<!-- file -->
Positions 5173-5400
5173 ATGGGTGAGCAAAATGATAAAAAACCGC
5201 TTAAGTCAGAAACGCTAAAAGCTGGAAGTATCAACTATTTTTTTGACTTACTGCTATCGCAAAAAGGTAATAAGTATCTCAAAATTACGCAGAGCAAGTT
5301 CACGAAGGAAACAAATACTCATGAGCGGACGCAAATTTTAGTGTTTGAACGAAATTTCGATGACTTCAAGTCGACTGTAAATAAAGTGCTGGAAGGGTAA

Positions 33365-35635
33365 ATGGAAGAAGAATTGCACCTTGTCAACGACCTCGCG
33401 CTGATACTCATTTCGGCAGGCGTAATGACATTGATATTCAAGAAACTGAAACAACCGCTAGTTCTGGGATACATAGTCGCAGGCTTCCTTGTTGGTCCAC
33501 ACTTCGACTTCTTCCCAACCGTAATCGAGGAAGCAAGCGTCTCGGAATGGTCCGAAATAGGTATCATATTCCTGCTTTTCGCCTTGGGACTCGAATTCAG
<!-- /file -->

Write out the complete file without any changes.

Positions 5173-5400
5173 ATGGGTGAGCAAAATGATAAAAAACCGC
5201 TTAAGTCAGAAACGCTAAAAGCTGGAAGTATCAACTATTTTTTTGACTTACTGCTATCGCAAAAAGGTAATAAGTATCTCAAAATTACGCAGAGCAAGTT
5301 CACGAAGGAAACAAATACTCATGAGCGGACGCAAATTTTAGTGTTTGAACGAAATTTCGATGACTTCAAGTCGACTGTAAATAAAGTGCTGGAAGGGTAA

Positions 33365-35635
33365 ATGGAAGAAGAATTGCACCTTGTCAACGACCTCGCG
33401 CTGATACTCATTTCGGCAGGCGTAATGACATTGATATTCAAGAAACTGAAACAACCGCTAGTTCTGGGATACATAGTCGCAGGCTTCCTTGTTGGTCCAC
33501 ACTTCGACTTCTTCCCAACCGTAATCGAGGAAGCAAGCGTCTCGGAATGGTCCGAAATAGGTATCATATTCCTGCTTTTCGCCTTGGGACTCGAATTCAG